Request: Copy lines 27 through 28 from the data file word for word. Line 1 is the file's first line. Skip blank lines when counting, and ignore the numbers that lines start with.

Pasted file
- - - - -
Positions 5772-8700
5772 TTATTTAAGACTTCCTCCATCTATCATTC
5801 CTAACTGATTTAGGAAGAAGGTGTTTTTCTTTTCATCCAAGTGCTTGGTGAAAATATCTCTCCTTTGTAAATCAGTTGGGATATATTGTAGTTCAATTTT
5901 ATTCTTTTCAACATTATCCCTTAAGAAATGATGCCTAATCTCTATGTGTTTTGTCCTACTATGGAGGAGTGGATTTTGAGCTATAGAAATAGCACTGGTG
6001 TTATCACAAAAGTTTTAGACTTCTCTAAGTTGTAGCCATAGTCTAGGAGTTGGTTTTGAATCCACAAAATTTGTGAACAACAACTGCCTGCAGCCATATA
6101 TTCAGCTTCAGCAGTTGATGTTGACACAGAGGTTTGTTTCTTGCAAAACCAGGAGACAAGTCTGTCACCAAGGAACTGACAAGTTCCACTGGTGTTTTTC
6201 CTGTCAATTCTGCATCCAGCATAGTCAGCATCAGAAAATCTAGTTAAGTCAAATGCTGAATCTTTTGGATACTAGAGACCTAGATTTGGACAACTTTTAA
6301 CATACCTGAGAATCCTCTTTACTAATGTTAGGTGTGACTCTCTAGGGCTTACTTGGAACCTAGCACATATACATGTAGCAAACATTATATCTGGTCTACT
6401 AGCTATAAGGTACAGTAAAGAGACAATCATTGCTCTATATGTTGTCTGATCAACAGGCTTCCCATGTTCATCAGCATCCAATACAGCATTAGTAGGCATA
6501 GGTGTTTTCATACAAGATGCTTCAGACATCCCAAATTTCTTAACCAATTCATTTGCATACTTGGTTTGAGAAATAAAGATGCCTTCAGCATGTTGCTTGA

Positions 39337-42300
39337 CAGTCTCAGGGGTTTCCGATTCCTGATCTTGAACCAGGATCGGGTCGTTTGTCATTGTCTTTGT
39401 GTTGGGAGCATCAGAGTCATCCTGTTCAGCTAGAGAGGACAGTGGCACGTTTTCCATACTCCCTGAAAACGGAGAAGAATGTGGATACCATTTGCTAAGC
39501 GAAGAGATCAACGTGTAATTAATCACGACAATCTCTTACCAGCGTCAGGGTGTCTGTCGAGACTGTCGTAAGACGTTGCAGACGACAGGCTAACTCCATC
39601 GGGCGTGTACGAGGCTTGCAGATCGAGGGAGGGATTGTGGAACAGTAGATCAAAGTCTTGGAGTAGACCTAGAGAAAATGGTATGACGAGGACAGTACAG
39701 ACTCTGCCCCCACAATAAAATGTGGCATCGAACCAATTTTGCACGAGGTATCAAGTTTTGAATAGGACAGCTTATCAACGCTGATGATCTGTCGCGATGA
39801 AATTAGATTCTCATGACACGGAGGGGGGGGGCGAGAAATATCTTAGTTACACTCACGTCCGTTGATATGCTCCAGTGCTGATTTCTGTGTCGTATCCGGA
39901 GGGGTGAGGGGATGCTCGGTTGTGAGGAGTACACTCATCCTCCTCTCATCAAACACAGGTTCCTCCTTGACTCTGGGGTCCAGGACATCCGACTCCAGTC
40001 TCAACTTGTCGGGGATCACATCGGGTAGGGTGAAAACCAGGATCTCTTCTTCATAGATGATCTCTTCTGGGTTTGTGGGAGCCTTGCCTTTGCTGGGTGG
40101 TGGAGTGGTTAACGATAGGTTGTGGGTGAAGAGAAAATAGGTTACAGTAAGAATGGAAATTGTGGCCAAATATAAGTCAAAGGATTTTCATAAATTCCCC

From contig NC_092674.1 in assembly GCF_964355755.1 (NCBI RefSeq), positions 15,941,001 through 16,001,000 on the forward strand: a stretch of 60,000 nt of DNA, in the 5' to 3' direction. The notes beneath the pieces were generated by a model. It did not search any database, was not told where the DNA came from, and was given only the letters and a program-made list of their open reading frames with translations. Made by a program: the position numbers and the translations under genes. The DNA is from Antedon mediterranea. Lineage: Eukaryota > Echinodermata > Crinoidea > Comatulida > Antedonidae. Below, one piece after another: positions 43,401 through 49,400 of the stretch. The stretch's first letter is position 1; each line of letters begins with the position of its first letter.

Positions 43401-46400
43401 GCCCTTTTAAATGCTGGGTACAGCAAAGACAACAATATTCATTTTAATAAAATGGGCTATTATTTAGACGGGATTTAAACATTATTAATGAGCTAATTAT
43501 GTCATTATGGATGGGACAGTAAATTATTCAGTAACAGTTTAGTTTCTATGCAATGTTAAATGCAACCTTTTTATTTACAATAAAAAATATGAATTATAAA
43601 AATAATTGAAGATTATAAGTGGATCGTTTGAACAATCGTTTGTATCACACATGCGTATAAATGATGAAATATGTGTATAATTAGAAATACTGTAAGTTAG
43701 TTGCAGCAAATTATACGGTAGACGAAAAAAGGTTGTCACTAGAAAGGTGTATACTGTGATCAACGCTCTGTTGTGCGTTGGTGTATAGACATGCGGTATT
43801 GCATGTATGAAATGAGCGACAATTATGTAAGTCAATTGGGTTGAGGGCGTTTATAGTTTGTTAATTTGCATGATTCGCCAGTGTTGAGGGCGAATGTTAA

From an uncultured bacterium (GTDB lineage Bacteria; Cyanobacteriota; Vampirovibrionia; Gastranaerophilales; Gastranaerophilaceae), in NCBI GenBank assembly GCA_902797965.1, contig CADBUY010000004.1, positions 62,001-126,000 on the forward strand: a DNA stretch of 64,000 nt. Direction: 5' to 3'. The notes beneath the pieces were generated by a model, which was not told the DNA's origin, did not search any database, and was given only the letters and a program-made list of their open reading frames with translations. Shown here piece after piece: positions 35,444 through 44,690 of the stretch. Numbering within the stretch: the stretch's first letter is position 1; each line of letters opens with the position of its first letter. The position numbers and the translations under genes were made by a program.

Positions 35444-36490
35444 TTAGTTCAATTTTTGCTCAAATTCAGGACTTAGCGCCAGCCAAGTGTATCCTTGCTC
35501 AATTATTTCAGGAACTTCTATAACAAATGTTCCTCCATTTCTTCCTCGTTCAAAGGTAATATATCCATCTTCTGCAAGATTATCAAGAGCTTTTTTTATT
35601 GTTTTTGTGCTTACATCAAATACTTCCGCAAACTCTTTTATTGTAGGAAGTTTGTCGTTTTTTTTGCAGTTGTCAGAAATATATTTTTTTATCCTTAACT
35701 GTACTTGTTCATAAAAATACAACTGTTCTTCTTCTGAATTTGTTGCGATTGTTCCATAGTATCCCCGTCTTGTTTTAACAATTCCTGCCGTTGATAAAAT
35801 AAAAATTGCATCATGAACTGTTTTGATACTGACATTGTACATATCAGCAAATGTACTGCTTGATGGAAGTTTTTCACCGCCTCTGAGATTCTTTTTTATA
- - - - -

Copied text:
43801 GCATGTATGAAATGAGCGACAATTATGTAAGTCAATTGGGTTGAGGGCGTTTATAGTTTGTTAATTTGCATGATTCGCCAGTGTTGAGGGCGAATGTTAA

From an uncultured bacterium (GTDB lineage Bacteria; Cyanobacteriota; Vampirovibrionia; Gastranaerophilales; Gastranaerophilaceae), in NCBI GenBank assembly GCA_902797965.1, contig CADBUY010000004.1, positions 62,001-126,000 on the forward strand: a DNA stretch of 64,000 nt. Direction: 5' to 3'. The notes beneath the pieces were generated by a model, which was not told the DNA's origin, did not search any database, and was given only the letters and a program-made list of their open reading frames with translations. Shown here piece after piece: positions 35,444 through 44,690 of the stretch. Numbering within the stretch: the stretch's first letter is position 1; each line of letters opens with the position of its first letter. The position numbers and the translations under genes were made by a program.